Posts filed under ‘Health’
By Marthe Van Der Wolf
ADDIS ABABA — A group of 150 Ethiopian doctors living abroad are constructing a hospital in their home country that will offer state-of-the-art medical treatment. This new hospital is designed to reduce the number of Ethiopians seeking medical facilities abroad.
The Ethio-American Doctors Group, an association of more than150 Ethiopian doctors in the diaspora, is realizing its dream: establishing an up-to-date hospital in their homeland that includes a medical school and a medical research center.
Dr. Yonas Legessa Cherinet of the Doctors Group said the new hospital will feature 27 medical specialties that currently are not offered in Ethiopia.
“There are a varieties of fields where service is very limited here. I could mention vascular surgery, urology, pulmonology, neuro-surgery and reproductive endocrinology, which is not available. So many doctors are coming in with so many specialities, there will be a core group of these specialists who will be coming here to lead some departments, to work here,” said Yonas.
The Doctors Group hopes that fewer Ethiopians will go abroad for medical help if they can be treated inside the country.
Currently, many Ethiopians that can afford better treatment go to Asia, the Middle East and South Africa. The Bangkok Hospital in Thailand treated more than 6,000 Ethiopians in 2011 alone. A lot of money is involved, as the average treatment costs about $20,000.
Dr. Zelelam Abebe, who works in a private clinic in Ethiopia’s capital, Addis Ababa, said there is a large need for first-class medical services in the country.
“I had to refer several people to hospitals abroad for different cardiac surgeries, brain surgery and advanced cancer cases,” he said.
Dr. Yonas said that providing for Ethiopians who might otherwise go abroad means the hospital will have to be run differently – and better – compared to most other facilities in the country.
“The reasons they mention [for going abroad] vary from the quality of care to the way they are treated in respect. So we want to bring a new culture here of medical care, which will be patient-centered,” said Yonas.
But with an average yearly income of $1,200, most Ethiopians will not be able to afford the treatments offered at the new facility. Yonas said money will be raised for those in financial need.
”We also have what we call the EDG fund, which will be taking 10 percent of our profit for people who cannot afford quality service,” he said.
Tariku Assefa is a general practicing doctor who works at the Black Lion Hospital, the largest hospital in Ethiopia, which also includes a medical school. He welcomes the idea of the new hospital, but hopes the new research facility will focus on diseases prevalent in Ethiopia.
“We use most of the research that were done in the western countries. We take example from America or other western countries because those research is done there. In most of the disease entity we don’t have our own figures, we use the figures of other people, which is somehow biased because the one which is in the West may not work for us,” said Tariku.
The hospital is scheduled to open its doors by 2016 and employ 300 to 400 people, of whom 50 will be physicians. Some doctors from the diaspora will return to Ethiopia, while others will commit several weeks per year to an exchange of knowledge with the hospital.
Ethiopia has a rich tradition of independent, intelligent women. From the Queen of Sheba to wedding gown designer Amsale Aberra, these women have helped shaped the cultural and historical trajectory of Ethiopia and beyond. The seven women on this list are members of an extraordinary generation of diasporan Ethiopians who are flourishing throughout the world, in large part thanks to the sacrifices and dedication of their parents. Many of them left Ethiopia during the political upheaval of the mid 1970′s. They have since found their places on North American soil, even while remaining connected to their Ethiopian roots.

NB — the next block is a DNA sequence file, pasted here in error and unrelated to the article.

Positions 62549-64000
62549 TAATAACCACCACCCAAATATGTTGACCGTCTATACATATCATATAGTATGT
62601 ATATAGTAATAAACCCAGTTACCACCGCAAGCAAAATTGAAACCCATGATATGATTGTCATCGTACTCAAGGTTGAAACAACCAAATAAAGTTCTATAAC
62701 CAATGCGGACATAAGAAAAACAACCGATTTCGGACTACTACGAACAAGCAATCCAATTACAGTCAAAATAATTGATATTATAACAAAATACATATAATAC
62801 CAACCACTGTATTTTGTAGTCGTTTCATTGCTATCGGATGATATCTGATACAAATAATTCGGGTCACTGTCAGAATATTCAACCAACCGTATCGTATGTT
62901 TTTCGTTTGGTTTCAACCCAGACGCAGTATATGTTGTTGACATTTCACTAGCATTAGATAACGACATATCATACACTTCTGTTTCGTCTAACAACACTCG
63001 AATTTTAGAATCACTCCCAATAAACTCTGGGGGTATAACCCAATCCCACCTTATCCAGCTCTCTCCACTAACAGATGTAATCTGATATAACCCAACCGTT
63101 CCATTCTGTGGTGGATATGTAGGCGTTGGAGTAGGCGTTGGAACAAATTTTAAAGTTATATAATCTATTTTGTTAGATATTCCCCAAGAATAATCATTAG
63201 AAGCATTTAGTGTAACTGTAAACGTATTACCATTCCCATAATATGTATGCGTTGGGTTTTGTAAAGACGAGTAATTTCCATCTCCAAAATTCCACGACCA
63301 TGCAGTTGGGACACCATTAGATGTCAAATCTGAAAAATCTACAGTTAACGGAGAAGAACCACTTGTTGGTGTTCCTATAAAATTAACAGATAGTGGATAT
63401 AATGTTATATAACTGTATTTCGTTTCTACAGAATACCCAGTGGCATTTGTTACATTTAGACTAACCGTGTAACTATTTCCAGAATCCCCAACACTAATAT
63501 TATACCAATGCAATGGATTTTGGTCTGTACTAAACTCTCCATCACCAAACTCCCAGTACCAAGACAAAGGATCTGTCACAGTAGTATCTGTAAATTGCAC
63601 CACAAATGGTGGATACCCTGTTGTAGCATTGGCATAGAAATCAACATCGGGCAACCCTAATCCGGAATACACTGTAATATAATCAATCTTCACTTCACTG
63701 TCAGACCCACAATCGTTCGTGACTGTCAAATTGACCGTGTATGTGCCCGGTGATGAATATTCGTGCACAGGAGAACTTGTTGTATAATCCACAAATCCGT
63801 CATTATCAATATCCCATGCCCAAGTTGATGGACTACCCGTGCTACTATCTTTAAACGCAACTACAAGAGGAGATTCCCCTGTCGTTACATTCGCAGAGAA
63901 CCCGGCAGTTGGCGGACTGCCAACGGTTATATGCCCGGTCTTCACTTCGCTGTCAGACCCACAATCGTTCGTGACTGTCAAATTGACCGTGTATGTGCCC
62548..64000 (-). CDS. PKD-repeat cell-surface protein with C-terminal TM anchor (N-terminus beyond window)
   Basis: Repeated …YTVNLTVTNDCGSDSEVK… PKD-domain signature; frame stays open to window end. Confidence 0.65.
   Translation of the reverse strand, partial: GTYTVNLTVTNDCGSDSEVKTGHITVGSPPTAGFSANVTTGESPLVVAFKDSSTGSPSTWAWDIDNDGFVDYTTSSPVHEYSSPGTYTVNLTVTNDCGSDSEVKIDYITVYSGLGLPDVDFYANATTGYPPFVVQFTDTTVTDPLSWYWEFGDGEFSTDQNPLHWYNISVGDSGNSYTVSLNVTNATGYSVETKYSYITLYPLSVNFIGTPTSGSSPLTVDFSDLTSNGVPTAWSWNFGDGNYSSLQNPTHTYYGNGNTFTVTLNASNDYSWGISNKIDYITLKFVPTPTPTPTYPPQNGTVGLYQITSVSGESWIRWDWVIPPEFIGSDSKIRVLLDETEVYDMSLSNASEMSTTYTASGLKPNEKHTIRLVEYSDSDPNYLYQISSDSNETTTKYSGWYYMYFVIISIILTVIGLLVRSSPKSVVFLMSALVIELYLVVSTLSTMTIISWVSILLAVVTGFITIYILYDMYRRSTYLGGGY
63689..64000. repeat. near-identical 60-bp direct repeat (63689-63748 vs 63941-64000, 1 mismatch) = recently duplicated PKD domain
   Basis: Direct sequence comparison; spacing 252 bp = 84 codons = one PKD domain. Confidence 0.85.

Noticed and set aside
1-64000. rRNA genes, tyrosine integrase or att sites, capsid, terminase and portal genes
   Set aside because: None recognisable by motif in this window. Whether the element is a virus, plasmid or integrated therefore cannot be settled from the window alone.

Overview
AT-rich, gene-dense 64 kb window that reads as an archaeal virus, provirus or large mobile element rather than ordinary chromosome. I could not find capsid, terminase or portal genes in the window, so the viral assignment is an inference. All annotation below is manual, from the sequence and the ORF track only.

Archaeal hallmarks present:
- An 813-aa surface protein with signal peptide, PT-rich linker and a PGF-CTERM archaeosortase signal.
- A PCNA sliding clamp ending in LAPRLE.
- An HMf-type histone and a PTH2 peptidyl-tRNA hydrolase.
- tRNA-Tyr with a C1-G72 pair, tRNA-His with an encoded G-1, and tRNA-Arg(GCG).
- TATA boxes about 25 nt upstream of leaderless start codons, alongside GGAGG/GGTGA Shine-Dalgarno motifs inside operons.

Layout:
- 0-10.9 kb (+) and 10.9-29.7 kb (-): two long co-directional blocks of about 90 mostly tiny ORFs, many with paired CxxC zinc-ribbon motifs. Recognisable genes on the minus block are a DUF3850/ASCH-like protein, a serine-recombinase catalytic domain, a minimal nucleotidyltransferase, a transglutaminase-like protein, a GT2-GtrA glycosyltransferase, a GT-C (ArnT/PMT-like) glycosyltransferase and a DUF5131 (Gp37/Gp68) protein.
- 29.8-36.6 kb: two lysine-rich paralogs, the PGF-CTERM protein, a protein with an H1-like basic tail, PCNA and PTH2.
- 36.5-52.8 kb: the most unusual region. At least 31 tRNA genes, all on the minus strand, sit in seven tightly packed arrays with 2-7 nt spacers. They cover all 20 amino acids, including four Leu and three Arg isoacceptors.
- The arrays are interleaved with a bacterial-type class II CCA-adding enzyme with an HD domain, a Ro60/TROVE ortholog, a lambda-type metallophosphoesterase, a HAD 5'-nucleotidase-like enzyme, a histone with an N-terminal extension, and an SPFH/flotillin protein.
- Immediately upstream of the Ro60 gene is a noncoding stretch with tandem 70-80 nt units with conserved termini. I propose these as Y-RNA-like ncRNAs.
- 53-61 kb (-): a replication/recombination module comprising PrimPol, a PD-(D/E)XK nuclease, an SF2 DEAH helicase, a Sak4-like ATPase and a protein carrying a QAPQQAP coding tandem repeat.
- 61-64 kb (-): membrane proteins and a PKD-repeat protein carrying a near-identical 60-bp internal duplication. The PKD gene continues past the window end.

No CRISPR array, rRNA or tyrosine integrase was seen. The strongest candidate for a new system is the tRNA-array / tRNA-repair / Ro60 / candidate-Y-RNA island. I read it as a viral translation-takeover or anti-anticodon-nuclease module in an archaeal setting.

All seven women, and many of their equally successful peers, can be found in Tsehai Publishers’ new book, “Flowers of Today, Seeds of Tomorrow.” A complete project description and book preview is at: http://kck.st/RK9aNc
1. Sossina M. Haile. A graduate of MIT, Dr. Haile spends her days teaching and researching at CalTech, where she is Professor of Materials Science and of Chemical Engineering. She received attention, both from the scientific community and from media sources such as Newsweek, in 2007 after she discovered a way to create a new type of solid-acid fuel cell. Dr. Haile’s focus on creating new solar-derived forms of fuel stems from her philosophical approach to science: “As you add to the body of knowledge, what can you do with it that is truly useful and exciting, that can actually change people’s lives?”
2. Mimi Alemayehou. In 2010, US president Barack Obama appointed Mimi Alemayehou Executive Vice President of the Overseas Private Investment Corporation (OPIC). Before that, Mimi was the first African-born person to ever serve as US Executive Director for the African Development Bank. Mimi put herself through college working 40 hours per week as a hotel clerk and diligently pursuing opportunities such as US Senate internships. Her career in politics stems directly from personal experience: “For Ethiopians of my generation who lived through the early years when there was so much political turmoil . . . it seemed like politics controlled our destiny so much,” she explains.
3. Fanna Haile Selassie. Fanna Haile Selassie is a broadcast journalist for ABC-affiliated WSIL-TV, a station serving southern Illinois, western Kentucky, and southeast Missouri. The daughter of Ethiopian immigrants who came to the United States to attend university and were unable to return due to the Red Terror, Fanna began her journalism career in college. She rose quickly through the ranks of local television stations in Minnesota before landing regional work. She focuses on political stories and hosts a short weekly segment on political issues. “I actually find new role models almost on a weekly basis in my career. I have told many stories about strong women breaking barriers,” she says of her work.